Documents considered by the Committee on 20 October 2010 - European Scrutiny Committee Contents

14 European External Action Service: personnel and financial management






Draft Regulation amending the Staff Regulations of officials of the European Communities and the conditions of employment of other servants of those Communities

Draft Regulation amending Council regulation (EC, Euratom) No 1605/2002 on the Financial Regulation applicable to the general budget of the European Communities, as regards the European External Action Service

Legal base(a) Article 336 TFEU; co-decision; QMV

(b) Article 322 TFEU and Article 106a Euratom Treaty; co-decision; QMV

Deposited in Parliament(a) —

(b) 20 October 2010

DepartmentForeign and Commonwealth Office
Basis of considerationMinister's letter of 19 October 2010
Previous Committee ReportHC 5-xvii (2009-10), chapter 2 (7 April 2010)
To be discussed in CouncilLate October/early November 2010
Committee's assessmentPolitically important
Committee's decisionCleared


14.1 Management of the EU's staff and financial resources is governed by the Staff Regulations and the Financial Regulation.

14.2 Amongst matters covered by the Financial Regulation are budgetary principles, establishment, structure and implementation of the budget, procurement, accounts, external audit and discharge by the European Parliament. The Financial Regulation is complemented by detailed Implementing Rules adopted by the Commission.[53]

14.3 The Council Decision on the organisation and functioning of the European External Action Service[54] (EEAS) requires amendments to the Staff and Financial Regulations before it can become operational.

Previous scrutiny

14.4 In April of this year[55] the previous Committee recommended that the proposed amendments to the Staff and Financial Regulations, although not finalised, be debated on the Floor of the House. The debate took place on 14 July, and both amending Regulations were subsequently cleared from scrutiny.

The Minister's letter of 19 October

14.5 Further negotiations on the two proposals have now taken place in Brussels and the Minister for Europe (David Lidington) writes to update the Committee on progress made. He says that both proposals remain largely unchanged from the ones scrutinised earlier this year; and whilst there is not yet a final position, he expects the proposals to be adopted by the European Parliament during this week's plenary in Strasbourg (18-20 October). The Presidency and High Representative are then likely to seek adoption by the Council, possibly as early as 25 October at the General Affairs Committee/Foreign Affairs Committee (or otherwise as an "A" Point at a Council in early November). The Minister says he will make every effort to delay the Council decision for as long as possible, but asks for our early response to the proposals in case adoption is scheduled for 25 October.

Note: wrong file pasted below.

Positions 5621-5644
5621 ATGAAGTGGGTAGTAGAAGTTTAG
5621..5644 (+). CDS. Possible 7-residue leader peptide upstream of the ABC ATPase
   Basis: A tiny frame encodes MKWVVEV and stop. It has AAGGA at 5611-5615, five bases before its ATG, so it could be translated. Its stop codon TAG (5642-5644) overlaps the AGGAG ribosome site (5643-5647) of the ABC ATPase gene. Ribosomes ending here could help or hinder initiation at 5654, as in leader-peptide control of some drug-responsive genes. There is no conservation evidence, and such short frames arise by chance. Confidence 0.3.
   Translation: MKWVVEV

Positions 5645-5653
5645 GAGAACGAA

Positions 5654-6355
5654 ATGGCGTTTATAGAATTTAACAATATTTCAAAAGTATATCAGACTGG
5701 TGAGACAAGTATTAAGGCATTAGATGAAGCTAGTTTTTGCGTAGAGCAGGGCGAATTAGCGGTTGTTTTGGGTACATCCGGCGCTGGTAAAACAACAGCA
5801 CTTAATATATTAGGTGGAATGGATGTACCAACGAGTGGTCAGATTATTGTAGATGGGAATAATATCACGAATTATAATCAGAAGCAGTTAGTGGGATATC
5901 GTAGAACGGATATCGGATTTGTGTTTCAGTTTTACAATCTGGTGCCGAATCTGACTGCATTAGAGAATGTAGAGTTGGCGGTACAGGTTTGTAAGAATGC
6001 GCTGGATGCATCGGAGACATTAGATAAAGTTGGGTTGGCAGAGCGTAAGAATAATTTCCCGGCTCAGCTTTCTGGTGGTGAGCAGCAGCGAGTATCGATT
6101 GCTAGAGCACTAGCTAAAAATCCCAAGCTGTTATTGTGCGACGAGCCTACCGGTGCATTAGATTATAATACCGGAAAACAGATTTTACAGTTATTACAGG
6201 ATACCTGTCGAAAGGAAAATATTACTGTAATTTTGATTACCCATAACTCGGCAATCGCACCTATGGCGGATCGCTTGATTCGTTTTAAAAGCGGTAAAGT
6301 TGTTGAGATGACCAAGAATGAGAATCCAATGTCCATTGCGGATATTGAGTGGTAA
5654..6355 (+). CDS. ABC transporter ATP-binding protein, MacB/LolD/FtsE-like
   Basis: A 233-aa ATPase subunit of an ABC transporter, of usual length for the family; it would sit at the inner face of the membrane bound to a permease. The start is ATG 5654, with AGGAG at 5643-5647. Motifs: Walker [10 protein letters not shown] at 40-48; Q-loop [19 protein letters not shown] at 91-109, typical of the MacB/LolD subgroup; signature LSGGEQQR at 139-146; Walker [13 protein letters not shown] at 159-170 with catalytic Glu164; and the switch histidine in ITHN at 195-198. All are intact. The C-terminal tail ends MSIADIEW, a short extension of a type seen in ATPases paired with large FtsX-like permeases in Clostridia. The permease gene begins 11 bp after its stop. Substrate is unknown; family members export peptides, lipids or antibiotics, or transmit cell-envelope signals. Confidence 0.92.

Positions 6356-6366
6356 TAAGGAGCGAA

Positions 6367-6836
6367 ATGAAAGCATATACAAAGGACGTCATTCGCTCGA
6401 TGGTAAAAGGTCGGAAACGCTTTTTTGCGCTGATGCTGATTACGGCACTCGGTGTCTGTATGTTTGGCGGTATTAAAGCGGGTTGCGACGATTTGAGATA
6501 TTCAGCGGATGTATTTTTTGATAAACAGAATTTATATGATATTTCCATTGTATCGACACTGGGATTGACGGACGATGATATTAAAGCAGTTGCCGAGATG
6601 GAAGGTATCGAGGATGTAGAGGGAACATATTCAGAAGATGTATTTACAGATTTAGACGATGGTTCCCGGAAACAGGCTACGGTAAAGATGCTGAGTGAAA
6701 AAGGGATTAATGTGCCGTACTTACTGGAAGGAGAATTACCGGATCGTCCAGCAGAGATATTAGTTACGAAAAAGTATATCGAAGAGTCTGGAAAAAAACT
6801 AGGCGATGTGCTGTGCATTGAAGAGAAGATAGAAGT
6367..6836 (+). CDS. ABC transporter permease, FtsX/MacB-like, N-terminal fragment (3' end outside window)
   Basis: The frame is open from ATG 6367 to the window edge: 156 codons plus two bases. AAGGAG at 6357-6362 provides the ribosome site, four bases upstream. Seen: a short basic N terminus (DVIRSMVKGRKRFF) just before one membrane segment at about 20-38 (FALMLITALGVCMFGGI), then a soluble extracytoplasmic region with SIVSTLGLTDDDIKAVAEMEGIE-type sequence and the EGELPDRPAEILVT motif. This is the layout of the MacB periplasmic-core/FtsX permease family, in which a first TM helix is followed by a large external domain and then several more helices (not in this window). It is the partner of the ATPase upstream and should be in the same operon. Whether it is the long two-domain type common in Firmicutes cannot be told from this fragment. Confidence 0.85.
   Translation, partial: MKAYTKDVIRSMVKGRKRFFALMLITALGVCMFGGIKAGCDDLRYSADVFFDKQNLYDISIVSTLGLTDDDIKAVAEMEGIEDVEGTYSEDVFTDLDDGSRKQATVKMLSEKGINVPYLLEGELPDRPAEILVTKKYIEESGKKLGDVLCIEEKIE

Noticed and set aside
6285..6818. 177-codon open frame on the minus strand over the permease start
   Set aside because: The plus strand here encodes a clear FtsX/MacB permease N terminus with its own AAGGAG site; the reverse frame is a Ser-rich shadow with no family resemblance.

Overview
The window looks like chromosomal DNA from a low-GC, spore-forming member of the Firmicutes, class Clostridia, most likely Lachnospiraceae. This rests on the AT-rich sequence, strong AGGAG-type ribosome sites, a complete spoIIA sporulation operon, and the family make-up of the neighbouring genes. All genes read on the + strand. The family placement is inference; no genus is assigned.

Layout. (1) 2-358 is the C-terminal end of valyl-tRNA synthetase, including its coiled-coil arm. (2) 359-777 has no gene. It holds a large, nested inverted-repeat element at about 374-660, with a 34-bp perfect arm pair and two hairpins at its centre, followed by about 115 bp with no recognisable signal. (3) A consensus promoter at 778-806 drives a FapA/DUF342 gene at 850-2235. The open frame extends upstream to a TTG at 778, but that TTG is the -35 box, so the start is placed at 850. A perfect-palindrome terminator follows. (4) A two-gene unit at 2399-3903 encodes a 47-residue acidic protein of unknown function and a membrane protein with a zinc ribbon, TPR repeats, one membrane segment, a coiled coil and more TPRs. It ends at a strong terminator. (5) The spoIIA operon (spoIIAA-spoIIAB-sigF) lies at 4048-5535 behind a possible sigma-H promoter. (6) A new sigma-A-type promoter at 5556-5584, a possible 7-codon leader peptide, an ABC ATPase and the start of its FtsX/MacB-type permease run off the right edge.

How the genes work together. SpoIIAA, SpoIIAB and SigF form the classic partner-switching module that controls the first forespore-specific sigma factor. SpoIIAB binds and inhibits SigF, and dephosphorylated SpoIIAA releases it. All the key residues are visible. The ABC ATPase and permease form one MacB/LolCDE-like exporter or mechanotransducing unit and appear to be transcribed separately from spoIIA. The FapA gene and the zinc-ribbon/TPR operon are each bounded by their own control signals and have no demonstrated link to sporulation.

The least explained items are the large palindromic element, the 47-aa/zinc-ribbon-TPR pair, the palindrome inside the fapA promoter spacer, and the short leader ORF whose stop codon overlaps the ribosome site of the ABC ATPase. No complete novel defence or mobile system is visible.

14.6 The Minister explains that the High Representative, Baroness Ashton, is keen to see the Regulations adopted quickly. She wants to appoint her top team by early November to help her manage the growing number of foreign policy challenges on her plate (e.g. Western Balkans, Pakistan, Iran) but is reluctant to do this until the proposed amendments to the Staff Regulations have been adopted.

14.7 The Government agrees that prolonged internal wrangling over structures and appointments risks distracting attention from the larger challenge of increasing the EU's impact on external policy issues of shared concern. Serious discussion and agreement of EEAS policy priorities is overdue, but remains difficult without the top team in place.

14.8 The Government is concerned that a credible plan to achieve cost efficiencies in the short-term, and budget neutrality in the longer term, must be put in place as quickly as possible. Baroness Ashton wants this work to be led by the EEAS' Chief Operating Officer (COO), who will be appointed along with the rest of the top team. Until the proposed amendments to the Financial Regulation are adopted, the EEAS does not have the authority to spend EU budget funds and the Commission and Council are therefore making disbursements on the EEAS' behalf. The Government would like to see the amendments finalised, and the COO appointed, to enable rapid progress to be made on a plan for cost savings and eliminating duplication.


14.9 A compromise text has now been reached following trilogue negotiations between the European Parliament (EP), Commission and Council. There were three particular points of contention.

Gender balance and geographical balance

14.10 The EEAS Decision states that candidates should be appointed 'on merit, while ensuring adequate gender and geographical balance'. MEPs had tabled amendments stating that: 'candidates from the less represented Member States and the less represented gender may be given priority, provided they have substantially similar qualifications'. The Government agreed with the Presidency that this demand should be resisted firmly. The revised text does not include provision for positive discrimination, but does include two Statements by the High Representative, (Addenda 1 and 2) undertaking to seek opportunities to improve representation, within the provisions of the Regulations.

Date of opening-up of vacancies to other institutions